So why did he leave out the rich bits of theology and soteriology? Because it is one thing to wish God would give people his grace and peace, and another thing to give them your own grace and peace. Paul wants us to be Christians who don’t talk about God one way and then act toward people another way. He wants us to imitate God’s way of doing things in everything we do.

So, grace and peace to you…from me. Please pass them along to others!


The Church’s Physical and Spiritual Locations (1 Thessalonians 1:1b)

The church exists on two planes: Physically, it is located at a specific place and time. Spiritually, however, it is located in God, who is eternal and whose saving purposes for humanity cross the boundaries of geography and chronology. Paul took note of these two planes in 1 Thessalonians 1b: “To the church of the Thessalonians in God the Father and the Lord Jesus Christ.”

We often read this address line of Paul’s letter as throwaway verbiage, a mere convention of first-century letter-writing. Letters are from somebody to somebody else, so why pay attention when Paul names his readers? Why? Because Paul doesn’t waste words and transforms epistolary conventions into opportunities for theologizing

Here the theologizing is overt and instructive.

First, with regard to its geography and chronology, the church is “of the Thessalonians.” In the late 40s, when Paul wrote this letter, Thessalonica was a Greek-speaking, free city of the Roman Empire. It was a port city, located in the Thermaic Gulf of the Aegean Sea, and a hub on the Via Egnatia, the 700-mile land route connecting Roman cities from the Adriatic to the Bosphorous. Proud, powerful, and prosperous—that was the Thessalonica of Paul’s day.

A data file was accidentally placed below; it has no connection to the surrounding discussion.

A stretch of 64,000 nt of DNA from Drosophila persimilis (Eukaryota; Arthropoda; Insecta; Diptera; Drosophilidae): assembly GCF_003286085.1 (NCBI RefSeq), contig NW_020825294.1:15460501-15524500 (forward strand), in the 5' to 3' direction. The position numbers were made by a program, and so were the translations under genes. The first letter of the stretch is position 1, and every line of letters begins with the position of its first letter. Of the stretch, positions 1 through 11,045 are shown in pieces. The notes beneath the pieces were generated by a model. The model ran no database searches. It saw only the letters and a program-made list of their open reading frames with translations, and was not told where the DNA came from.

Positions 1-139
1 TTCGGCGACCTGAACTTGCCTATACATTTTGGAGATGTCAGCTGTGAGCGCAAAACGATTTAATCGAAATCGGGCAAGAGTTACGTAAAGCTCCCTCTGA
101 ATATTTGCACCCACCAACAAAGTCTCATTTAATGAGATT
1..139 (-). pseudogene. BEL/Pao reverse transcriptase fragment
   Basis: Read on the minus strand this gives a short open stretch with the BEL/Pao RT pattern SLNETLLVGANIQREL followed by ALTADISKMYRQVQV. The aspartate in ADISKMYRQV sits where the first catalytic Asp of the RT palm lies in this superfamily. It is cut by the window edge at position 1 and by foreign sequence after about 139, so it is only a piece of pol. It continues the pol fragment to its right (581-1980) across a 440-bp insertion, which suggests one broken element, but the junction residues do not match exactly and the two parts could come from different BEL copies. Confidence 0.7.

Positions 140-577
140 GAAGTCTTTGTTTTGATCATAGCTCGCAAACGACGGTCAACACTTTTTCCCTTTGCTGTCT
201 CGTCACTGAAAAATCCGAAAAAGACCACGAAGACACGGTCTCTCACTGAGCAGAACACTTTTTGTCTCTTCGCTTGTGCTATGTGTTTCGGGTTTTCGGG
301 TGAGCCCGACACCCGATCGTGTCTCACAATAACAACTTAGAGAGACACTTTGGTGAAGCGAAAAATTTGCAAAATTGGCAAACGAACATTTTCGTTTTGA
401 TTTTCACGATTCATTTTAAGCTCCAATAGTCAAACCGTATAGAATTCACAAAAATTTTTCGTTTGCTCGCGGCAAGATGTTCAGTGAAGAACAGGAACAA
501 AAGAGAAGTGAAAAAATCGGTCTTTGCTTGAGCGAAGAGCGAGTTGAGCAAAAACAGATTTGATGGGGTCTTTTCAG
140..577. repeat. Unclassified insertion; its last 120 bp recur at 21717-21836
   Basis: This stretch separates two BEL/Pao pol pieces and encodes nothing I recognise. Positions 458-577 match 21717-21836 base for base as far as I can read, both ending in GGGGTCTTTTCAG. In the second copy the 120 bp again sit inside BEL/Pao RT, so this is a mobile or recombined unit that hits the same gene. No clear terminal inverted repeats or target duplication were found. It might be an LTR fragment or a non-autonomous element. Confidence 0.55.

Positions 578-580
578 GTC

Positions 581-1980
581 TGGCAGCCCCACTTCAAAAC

It was also a dangerous place for Christians. Acts 17:1–9 records Paul, Silas, and Timothy’s founding of the church. As was their custom, these missionaries first evangelized the synagogue. Verse 4 indicates that they were successful: “Some of the Jews were persuaded and joined Paul and Silas, as did a large number of God-fearing Greeks and quite a few prominent women.” Unfortunately, verse 5 notes, “other Jews were jealous,” and they launched a mob action against the missionaries. This mob went before the city officials and charged the missionaries and their converts with treason: “They are all defying Caesar’s decrees, saying that there is another king, one called Jesus” (verse 7). Such treason in a Roman town could not be tolerated. The Thessalonian believers rushed the missionaries out of town (17:10), but they themselves endured suffering (1 Thes. 3:2–4). The city was proud, powerful, and prosperous, but the Christians were persecuted.

But, second, the physical location of the Thessalonian church must be seen in light of its spiritual location. That church existed—and every church exists—“in God the Father and the Lord Jesus Christ.” Paul’s God is not just any god. He is “Father.” Here we see God in his role as Creator of the Cosmos, First Person of the Trinity, and Adoptive Father of humankind. He is a powerful God, but good too—a loving Father, in fact. And then we see Jesus, the Son of God, who really is a “king,” but whose crown has been woven from the thorns of intense suffering.

In all ages, the church finds itself located amidst the world’s pride, power, prosperity, and persecution. But we must keep both its temptations and trials in perspective. For Thessalonica is but a temporary address—sometimes pleasant, sometimes not. God, however, is our permanent home.


Christianity Is a Team Sport (1 Thesslonians 1:1a)